The island's Marine Resources is working with the local fishing community to trial biodegradable pot elements in a bid to reduce 'ghost fishing'.
Ghost fishing occurs when lost or abandoned fishing gear continues to capture fish.
Sea creatures caught in the equipment can die and attract scavengers which get caught in that same net, creating a vicious cycle.
Therefore, Marine Resources are working with members of the fishing community in Jersey to trial fishing pots held shut with biodegradable twine which would break down if the pot was lost at sea and reduce the number of sea creatures getting trapped in the equipment.
Marine and Fisheries Scientist, Francis Binney explained that the fishing pots in the trial are "totally normal" except for the small piece of twine holding them shut, which is designed to "break down in about three months".
He explained that this would reduce the impact of ghost fishing, as any pots lost at sea would only continue to fish for a short period of time, until the twine breaks.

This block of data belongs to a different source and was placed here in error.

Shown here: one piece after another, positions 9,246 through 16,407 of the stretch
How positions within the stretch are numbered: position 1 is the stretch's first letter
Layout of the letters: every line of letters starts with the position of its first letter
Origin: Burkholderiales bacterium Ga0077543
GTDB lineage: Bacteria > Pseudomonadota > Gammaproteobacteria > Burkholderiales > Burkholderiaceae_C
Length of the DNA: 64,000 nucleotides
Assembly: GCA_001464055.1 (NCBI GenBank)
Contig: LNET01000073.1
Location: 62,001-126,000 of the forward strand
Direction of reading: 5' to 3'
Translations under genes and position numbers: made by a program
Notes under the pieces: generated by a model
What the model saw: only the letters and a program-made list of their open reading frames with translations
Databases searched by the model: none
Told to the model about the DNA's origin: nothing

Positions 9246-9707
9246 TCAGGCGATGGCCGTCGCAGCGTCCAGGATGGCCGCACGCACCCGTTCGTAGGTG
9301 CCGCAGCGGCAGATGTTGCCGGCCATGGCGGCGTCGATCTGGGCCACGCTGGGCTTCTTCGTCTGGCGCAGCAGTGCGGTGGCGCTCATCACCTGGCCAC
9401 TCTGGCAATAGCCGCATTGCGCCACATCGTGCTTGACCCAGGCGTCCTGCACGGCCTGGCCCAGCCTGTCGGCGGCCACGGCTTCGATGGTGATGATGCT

"Hopefully it will help reduce the environmental impact of ghost fishing," said Mr Binney.
Pictured: Recent figures from the WWF indicate that between 500,000 and one million tons of ghost fishing equipment are abandoned in the ocean each year.
The biodegradable pot elements are currently used successfully off Greenland, and the local trial hopes to adapt this method to work in Jersey too.
Mr Binney explained that the local trial – which is expected to take three or four months – involves working out the correct thickness of the twine to ensure that it is strong enough to keep the pots closed during fishing, but thin enough to biodegrade within a relatively short amount of time if the pot is lost at sea.
If the trial is successful, the twine could be introduced as either a voluntary or compulsory measure in local fishing.
"The cost is cheap, but it just involves a bit of time and effort from the fishermen," explained Mr Binney. "It's a nice thing to do to make fishing a bit more sustainable and ensure more lobsters stay in the system."
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